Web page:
But to me it doesn’t matter. There is no greater joy I have at church than helping to lead people in worship. It is so much fun. And in that, not only do I get to lead people in worship, but I also get to worship at the same time. When I play, I am playing before God. In addition, I have the privilege of serving in a church where the Pastor and Worship Pastor are willing to step outside the box with music. Some of what we play would be unheard of in other churches. We have members now who think we’re playing music that is nothing but “noise” and there are people who would think that such music would not be pleasing to the Lord. I completely disagree. 1 Chronicles 13:8 says:

“Then David and all Israel played music before God with all their might, with singing, on harps, on stringed instruments, on tambourines, on cymbals, and with trumpets.”

All their might! That’s an amazing thing and I am blessed to play with all my might every Saturday and Sunday.

There is a joy in all of it for me. What helps me so much musically is that I am surrounded by people much more talented than I am. Of course, God is always there for me. I am thankful that no matter what happens on Tuesday, God helps me work things out over the weekend.

Psalm 5:11

But let all those rejoice who put their trust in You;
Let them ever shout for joy, because You defend them;
Let those also who love Your name
Be joyful in You.

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It Isn’t Easy

In a previous entry, I wrote about how the excuse of “not having the time” to spend with the Lord is bogus. It’s true. Of course, saying and doing are two different things. It’s not easy making a commitment to do something and then sticking with it. People always say that when you commit to something, the hardest part is the beginning. When you commit to doing something, you have to push aside other things. So I’ve made this list of things that I want to commit to doing and I will share that with you. This came as a result of my Pastor’s message one week (he’s doing a series on the book of James). In that message, he talked about things that we should be doing that we’re not. At the end, he asked people that felt they needed to do the things they’re supposed to but not, to stand so he could pray for us. I didn’t hesitate to stand up. I didn’t care if people saw me or not.

That was August 3rd. My birthday. And on that day I committed to do the things that I should be doing. As a Christian. As a husband. As a father. I’ve made a list of some of those things and I wanted to share it:

1. Being in the word on a daily basis. Like I said earlier, getting a desk of my own has helped me tremendously. It’s in my bedroom and each night, I close the door and read God’s word. But I’m not just reading. I am studying it. Though some of it will take years and years for me to understand, I still want to try and understand it as best as possible. For example, James 1:4 says, “But let patience have its perfect work, that you may be perfect and complete, lacking nothing.” A person would read that and think, “Perfect? How can I be perfect?” Well, in the commentary it says that ‘perfect’ means “spiritually mature.” I’m not there yet either, but at least I understand what James was saying.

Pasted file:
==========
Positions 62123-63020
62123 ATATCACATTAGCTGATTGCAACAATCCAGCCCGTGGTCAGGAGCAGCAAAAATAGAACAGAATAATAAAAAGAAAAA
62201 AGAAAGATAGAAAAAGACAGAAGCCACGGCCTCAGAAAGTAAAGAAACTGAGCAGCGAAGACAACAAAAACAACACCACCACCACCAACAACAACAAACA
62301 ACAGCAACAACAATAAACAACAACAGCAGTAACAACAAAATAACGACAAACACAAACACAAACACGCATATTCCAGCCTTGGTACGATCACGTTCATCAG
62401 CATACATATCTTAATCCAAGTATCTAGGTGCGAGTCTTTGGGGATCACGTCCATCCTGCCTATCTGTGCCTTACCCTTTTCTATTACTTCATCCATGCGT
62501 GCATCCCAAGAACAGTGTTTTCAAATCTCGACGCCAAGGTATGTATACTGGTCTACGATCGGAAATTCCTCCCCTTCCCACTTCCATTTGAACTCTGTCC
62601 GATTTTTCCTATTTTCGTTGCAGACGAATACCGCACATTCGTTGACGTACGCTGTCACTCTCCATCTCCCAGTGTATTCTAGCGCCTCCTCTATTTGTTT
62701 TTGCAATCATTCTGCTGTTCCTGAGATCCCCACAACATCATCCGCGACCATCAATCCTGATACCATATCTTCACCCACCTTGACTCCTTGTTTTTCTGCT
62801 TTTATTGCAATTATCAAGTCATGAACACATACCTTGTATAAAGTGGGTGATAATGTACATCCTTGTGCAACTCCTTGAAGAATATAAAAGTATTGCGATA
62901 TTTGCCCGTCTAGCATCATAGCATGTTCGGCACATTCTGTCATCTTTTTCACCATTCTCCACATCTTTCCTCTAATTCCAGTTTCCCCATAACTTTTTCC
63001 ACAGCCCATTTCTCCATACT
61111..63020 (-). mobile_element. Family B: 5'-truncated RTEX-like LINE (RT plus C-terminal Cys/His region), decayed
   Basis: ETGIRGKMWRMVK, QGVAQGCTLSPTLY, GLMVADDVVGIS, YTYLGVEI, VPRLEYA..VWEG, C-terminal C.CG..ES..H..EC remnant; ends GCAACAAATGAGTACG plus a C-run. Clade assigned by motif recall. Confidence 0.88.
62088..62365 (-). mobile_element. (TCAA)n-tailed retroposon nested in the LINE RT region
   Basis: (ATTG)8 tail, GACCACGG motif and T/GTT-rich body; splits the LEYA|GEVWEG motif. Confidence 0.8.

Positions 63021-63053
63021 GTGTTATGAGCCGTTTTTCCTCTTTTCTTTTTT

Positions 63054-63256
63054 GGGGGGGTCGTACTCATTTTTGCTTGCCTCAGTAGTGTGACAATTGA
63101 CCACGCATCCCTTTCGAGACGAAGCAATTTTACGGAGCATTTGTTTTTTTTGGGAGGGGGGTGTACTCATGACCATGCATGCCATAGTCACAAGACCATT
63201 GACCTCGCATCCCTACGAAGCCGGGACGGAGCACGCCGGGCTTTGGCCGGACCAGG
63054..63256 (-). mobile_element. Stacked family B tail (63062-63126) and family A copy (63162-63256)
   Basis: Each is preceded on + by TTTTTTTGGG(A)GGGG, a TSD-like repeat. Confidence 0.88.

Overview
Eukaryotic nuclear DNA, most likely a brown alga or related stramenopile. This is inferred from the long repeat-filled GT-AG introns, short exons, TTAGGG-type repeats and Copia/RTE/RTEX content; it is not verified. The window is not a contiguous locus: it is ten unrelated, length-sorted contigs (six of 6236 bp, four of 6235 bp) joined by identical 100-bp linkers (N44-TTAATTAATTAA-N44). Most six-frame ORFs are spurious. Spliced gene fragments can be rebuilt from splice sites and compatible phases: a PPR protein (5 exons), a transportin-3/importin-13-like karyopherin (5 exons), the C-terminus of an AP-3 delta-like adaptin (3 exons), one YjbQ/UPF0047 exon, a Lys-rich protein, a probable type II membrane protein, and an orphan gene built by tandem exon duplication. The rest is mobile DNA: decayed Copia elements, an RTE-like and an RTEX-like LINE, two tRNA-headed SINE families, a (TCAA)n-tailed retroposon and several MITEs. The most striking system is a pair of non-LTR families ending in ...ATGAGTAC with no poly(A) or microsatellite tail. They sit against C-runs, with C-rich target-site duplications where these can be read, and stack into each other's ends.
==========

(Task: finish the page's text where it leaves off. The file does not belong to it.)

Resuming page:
2. Reading. This is not related to the Bible, but just reading in general. When I used to work in New York, I read books like crazy. When you commute, there’s nothing to do on the train but listen to music or read. So I blew through newspapers and books. I could finish a 200-300 page book in a couple of days. But then my reading slacked off. Badly. I would do some light reading during business trips (James Patterson, John Grisham, etc) but now I don’t travel as much as I used to. So my reading took a hit. Granted I often read what’s on the Internet, so if you want to know about current events, politics, technology, etc., you can ask me because I’ll know about that. But regular reading is something I am going to keep doing.

3. Praying – This is a weak area for me. I know that we can pray at any time, but there are times when we need a quiet time to sit there and pray, not only for ourselves but those around us. This is one area where I need encouragement, so for all three of you reading, give me all the encouragement you can…and pray for me.

4. Time management – This is an area I struggle with more than anything else. First off, I’m a big time procrastinator. Second, I jump from thing to thing, getting all of them done, but not in an efficient manner. I’m looking for a good book on this one.

That’s where I’m at. Moving forward.

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Stay Outside The Box

I’m a self admitted tech geek. People talk about how they’d like living in the 40’s and 50’s when times were simpler and it wasn’t always go go go. Bah. Not me. I like the age I am living in and having information available to me at my fingertips is great. Do I sometimes get caught up in too much? Definitely. I have a Blackberry like many people and like many people when that thing vibrates or makes noise, I am always quick to see who emailed me and about what. The don’t call it crackberry for nothing.